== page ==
The statistics were against the Croatian coming into the final. Roddick has won more matches than any other man on tour this year and held a 14-2 record in tiebreaks for 2010.
Ljubicic, meanwhile, had never won a Masters Series title and was bidding to become the oldest man to win one for the first time. He looked every bit the elder statesman stepping onto court with his bald head slathered in sun cream and adorned with a white sweat band.
But his tennis has belied his 31 years in this tournament. The Croatian has been the wily competitor of old, mixing big serves and heavy ground strokes with deft touches around the net and crisp volleying.
With Rafael Nadal and Novak Djokovic in his wake, Ljubicic had just one more top ten player to take out to clinch his maiden Masters Series and become the second oldest man to win in Indian Wells, behind Jimmy Connors.
There was little to choose between the players in the match. A nervous Roddick faced three break points in the opening game but quickly collected himself and found some big first serves to hold.
Ljubicic similarly overturned a 0-40 deficit in the fourth game, putting his big serve to good use as he had done all week. It was his serve which saved him again when a wayward forehand let Roddick back into the game at 5-4. The American earned himself a solitary set point but Ljubicic demonstrated the mental strength that took him to number three in the world in 2006, finding his first serve when it mattered.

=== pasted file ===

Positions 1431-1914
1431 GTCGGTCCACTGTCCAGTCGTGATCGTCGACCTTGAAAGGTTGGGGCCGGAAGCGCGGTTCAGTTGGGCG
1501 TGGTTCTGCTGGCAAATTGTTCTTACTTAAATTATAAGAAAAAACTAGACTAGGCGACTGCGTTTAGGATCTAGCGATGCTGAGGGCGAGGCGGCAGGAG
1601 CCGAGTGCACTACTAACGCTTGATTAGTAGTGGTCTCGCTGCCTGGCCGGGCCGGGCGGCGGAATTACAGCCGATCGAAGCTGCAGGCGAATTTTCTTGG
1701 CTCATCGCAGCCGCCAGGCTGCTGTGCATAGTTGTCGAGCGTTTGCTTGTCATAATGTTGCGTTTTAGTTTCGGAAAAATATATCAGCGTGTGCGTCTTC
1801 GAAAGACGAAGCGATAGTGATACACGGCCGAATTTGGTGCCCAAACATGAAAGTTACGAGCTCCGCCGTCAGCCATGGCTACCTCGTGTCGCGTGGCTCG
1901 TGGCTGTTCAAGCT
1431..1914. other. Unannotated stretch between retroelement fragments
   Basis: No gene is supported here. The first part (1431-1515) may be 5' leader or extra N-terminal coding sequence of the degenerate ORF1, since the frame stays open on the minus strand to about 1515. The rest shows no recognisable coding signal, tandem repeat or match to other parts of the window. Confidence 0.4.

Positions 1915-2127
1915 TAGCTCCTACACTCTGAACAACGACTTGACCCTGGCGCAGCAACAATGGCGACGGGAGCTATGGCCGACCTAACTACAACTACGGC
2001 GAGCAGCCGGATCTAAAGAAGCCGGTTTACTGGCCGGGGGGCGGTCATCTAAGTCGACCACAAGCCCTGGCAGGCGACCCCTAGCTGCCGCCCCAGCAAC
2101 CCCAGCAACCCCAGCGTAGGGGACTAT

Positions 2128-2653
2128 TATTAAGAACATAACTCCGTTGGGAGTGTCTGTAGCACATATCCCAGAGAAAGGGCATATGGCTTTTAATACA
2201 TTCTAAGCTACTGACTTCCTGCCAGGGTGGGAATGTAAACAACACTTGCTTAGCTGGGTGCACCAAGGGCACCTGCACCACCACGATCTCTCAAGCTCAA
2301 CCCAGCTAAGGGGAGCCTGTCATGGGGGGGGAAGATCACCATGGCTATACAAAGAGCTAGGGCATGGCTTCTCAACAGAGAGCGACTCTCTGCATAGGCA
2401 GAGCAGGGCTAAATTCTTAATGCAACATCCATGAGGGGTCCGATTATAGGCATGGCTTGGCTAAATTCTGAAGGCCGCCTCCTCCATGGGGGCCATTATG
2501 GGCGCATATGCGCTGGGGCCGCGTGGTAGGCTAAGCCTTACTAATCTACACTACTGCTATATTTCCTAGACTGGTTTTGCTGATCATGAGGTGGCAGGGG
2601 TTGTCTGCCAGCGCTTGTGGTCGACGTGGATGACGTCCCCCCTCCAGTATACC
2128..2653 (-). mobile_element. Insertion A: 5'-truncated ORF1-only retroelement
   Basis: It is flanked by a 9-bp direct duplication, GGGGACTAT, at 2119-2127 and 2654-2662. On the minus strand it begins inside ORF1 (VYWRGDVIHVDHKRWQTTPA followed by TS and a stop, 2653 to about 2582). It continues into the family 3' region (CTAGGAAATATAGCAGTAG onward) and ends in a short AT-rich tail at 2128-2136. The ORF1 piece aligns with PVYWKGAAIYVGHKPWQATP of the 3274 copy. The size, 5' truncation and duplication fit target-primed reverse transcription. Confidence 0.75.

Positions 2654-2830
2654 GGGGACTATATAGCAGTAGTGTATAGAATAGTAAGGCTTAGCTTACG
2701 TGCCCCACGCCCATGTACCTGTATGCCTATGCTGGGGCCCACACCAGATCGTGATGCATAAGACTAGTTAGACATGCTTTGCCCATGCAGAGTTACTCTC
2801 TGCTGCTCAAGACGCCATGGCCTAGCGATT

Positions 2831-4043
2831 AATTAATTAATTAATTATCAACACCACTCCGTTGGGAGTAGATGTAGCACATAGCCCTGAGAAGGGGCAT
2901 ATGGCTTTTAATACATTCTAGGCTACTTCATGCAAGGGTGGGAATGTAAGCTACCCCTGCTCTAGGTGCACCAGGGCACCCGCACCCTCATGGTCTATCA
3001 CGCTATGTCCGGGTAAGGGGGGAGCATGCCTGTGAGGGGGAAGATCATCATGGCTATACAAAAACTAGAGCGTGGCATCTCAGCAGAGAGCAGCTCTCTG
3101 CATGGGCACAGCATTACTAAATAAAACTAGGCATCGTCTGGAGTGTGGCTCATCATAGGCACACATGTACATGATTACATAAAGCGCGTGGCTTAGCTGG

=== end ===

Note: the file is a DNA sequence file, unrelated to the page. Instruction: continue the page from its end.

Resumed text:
Roddick opened the tiebreak with a foray into serve-volleying which didnÃ¢â‚¬â„¢t pay off and he found himself trailing from the outset. The Croatian remained solid on serve and took the tiebreak on his first set point, bringing Roddick into the net with a knifed backhand slice before neatly passing him with a cross-court forehand winner.
The American looked as though he had finally managed to break LjubicicÃ¢â‚¬â„¢s resolve at 4-4 in the second set when forehand errors started to creep into the CroatianÃ¢â‚¬â„¢s game. But the 31-year-oldÃ¢â‚¬â„¢s serve came to the rescue again as he banged down a couple more aces to save a brace of break points.
Ljubicic took an early lead once again in the tiebreak and quickly worked his way to 5-1. When he double-faulted on championship point and then made an incorrect challenge on RoddickÃ¢â‚¬â„¢s serve the American crowd started to hope that their man could find a way back into the match. But Ljubicic made no mistake fourth time around, firing down another huge serve out wide that didnÃ¢â‚¬â„¢t come back.
The win completes a remarkable comeback for the Croatian who was languishing at 75 in the world last June. On Monday he will enter the top 20 for the first time since January 2008.
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BIOGRAPHY: Ethan Hazard
BIOGRAPHY: Daniel Sturridge